EghtesadOnline: Official statistics show the housing sector recently experienced a hike in prices but the increase has not been in line with inflation, which means that the sector is still in recession.
According to a report published by the Statistical Center of Iran on home prices in Tehran during the summer, average prices registered a 6% growth compared with the same period of last year.
The average price of houses in Iran reached 42.72 million rials ($1,070) per square meter during the period. Home prices dropped by 0.2% compared with the first quarter.
SCI data also show that the total number of home sales in Tehran City grew by 24.9% compared with the previous quarter. Lands and old houses were sold at an average price of 45 million rials ($1,128) per square meter during this period, marking a 3.3% growth year-on-year, Financial Tribune reported.
Rents experienced a 9.9% growth during the summer.
Ali Chegini, the director general of the Planning and Economy Office at the Ministry of Roads and Urban Development, believes that a high volume of supply in the past few years, coupled with a decrease in demand, has been the main cause of the enduring stagnancy.
"Studies show that as a result of an unfriendly business climate in various economic sectors and financial repression between 2010 and 2013, the housing sector attracted a high volume of investment during this period," Chegini said in a talk with ILNA regarding the reasons behind the negative growth in the housing sector.
"Considering the two-to-three year period of home construction in Iran, these investments resulted in the entry of a high volume of completed housing units in the market during the past couple of year."
The official noted that as a result of a decrease in the purchasing power of potential homebuyers, which itself was caused by years of sanctions and a decline in marriages, "demand in the housing sector experienced a slide".
Chegeni noted that the size, price and, therefore, the value of residential units are not in line with the economic conditions of homebuyers and that is another reason for the prevailing glut.
This also traps a significant portion of the country's and investors' assets in the housing sector, "which has had adverse affects on the mindset and capability of investors in reentering the housing sector".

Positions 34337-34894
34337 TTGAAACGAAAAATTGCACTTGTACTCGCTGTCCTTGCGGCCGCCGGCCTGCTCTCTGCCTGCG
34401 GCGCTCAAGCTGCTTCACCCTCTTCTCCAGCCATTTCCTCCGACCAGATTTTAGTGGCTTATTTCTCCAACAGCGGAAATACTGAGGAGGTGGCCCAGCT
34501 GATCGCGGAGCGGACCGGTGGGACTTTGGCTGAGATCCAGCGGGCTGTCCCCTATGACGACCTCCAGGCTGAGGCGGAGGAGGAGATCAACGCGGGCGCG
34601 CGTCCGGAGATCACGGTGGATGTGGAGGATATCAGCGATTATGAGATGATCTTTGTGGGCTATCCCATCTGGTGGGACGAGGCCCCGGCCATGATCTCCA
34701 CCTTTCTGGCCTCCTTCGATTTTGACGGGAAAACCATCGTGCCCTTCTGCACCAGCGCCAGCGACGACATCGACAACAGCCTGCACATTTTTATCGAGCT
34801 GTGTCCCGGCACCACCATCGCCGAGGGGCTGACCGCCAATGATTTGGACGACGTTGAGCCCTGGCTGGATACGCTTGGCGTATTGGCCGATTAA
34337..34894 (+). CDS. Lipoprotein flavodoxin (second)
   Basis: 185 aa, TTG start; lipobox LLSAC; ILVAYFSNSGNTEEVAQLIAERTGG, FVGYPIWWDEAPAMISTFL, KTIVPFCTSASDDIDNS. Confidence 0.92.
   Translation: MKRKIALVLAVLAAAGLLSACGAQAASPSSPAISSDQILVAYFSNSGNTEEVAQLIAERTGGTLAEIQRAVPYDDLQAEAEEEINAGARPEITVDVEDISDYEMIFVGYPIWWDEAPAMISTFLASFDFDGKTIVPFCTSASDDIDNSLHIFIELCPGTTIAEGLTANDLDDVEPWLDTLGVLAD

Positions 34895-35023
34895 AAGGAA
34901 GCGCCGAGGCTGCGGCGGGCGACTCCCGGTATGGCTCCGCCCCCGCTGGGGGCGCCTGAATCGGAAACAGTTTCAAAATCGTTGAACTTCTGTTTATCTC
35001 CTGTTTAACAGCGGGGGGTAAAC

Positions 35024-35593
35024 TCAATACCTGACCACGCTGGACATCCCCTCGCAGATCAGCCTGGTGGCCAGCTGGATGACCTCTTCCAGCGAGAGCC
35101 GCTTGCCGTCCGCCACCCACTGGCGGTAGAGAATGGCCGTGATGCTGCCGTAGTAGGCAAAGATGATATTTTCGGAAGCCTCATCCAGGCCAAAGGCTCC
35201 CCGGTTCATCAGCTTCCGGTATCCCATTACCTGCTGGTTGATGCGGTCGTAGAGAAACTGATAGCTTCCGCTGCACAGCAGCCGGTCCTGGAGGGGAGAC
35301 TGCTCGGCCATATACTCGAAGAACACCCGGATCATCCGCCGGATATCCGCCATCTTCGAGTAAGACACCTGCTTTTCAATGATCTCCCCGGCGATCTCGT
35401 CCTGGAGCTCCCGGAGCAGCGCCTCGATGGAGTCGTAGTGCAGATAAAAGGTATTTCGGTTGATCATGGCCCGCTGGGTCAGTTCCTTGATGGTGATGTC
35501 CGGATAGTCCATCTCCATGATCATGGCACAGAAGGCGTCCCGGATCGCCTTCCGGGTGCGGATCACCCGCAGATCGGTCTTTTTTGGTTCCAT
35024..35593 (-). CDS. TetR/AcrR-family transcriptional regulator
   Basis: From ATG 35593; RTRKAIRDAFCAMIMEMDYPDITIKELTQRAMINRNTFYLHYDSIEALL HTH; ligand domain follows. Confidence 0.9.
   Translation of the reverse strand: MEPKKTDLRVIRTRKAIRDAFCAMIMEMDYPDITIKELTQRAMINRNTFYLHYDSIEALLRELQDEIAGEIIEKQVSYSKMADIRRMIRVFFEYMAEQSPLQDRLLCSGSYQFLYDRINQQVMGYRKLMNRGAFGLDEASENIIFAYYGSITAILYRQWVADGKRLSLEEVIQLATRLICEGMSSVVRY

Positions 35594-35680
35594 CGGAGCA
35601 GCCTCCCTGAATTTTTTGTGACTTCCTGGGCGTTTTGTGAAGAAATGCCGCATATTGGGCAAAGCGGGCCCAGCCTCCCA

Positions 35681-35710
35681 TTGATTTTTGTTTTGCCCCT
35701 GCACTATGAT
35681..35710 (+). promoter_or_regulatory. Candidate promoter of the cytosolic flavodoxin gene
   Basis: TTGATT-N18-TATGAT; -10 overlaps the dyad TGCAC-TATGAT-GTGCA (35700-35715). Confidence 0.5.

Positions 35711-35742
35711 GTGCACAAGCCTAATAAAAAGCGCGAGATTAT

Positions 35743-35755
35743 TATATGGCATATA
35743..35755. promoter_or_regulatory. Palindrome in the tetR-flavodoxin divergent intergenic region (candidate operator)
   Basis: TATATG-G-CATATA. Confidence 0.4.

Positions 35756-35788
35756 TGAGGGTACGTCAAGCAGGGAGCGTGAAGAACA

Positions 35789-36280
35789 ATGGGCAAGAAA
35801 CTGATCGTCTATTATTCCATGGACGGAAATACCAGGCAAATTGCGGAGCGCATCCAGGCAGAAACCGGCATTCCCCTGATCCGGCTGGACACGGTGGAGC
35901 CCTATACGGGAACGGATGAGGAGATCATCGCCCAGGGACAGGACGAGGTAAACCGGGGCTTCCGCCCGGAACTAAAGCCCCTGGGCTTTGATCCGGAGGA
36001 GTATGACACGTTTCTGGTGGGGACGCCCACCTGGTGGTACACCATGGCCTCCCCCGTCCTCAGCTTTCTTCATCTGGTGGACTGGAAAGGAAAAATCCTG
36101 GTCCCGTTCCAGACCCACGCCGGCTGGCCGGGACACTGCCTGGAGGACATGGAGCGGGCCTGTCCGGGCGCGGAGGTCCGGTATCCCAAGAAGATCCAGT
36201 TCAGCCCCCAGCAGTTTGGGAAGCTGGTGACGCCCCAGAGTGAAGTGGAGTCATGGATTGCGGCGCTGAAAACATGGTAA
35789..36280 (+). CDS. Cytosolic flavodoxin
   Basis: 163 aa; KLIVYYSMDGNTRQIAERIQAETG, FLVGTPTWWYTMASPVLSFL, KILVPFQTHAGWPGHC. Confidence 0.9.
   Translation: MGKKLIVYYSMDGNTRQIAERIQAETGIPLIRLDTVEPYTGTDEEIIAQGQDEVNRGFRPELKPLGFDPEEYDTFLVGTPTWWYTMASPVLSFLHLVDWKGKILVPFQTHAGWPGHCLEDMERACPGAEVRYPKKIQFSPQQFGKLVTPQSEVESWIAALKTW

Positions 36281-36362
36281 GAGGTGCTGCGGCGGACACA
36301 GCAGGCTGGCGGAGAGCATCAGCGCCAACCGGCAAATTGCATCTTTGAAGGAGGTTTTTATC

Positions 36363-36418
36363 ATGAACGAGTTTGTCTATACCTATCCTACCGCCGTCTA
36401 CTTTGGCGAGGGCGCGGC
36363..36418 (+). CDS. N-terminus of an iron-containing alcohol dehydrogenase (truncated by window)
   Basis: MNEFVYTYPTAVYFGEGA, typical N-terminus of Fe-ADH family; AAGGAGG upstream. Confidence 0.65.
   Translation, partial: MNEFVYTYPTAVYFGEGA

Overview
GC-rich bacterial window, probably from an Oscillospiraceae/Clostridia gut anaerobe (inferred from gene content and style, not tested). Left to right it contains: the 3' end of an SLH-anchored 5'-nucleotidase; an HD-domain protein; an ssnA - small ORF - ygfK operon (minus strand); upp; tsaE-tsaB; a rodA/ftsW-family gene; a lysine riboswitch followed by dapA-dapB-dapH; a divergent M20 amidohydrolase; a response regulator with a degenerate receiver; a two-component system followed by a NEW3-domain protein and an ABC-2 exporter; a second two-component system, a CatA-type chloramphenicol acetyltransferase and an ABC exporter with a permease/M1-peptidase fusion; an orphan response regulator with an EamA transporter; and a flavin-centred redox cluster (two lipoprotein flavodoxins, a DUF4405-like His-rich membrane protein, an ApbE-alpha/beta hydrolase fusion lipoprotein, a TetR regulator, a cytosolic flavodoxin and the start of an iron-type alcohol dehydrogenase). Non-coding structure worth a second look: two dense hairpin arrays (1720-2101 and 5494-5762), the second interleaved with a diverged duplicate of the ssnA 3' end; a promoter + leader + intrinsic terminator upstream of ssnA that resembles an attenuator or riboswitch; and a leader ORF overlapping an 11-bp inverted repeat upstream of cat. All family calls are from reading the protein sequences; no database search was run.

Advocating support for increasing demand, the official emphasized that the funds needed to stimulate construction in distressed areas and create demand in other urban areas are lacking. He also noted that past experiences have showed that using "the strong assets of the Central Bank of Iran" could entail negative economic repercussions in the medium- and long-term for all households, especially those without homes.
"On the other hand, the administration is facing a severe budget deficit and a lack of instrumental and fundamental infrastructures required for providing stable and cheap credits in the housing sector has not been put into place. Therefore, the government has limited options in providing finance to instill growth in the sector," he said.
Chegini stressed the need for government support to renovate distressed urban areas and said since economic boom in the real-estate sector would have a notable impact on other sectors, a portion of the annual budget "must be allocated to distressed areas in the form of home construction subsidies".
In total, 8.14 trillion rials ($206.9 million) have been considered for the housing sector in the annual budget, which constitute less than 10% of the total budget allocated to the Ministry of Roads and Urban Development.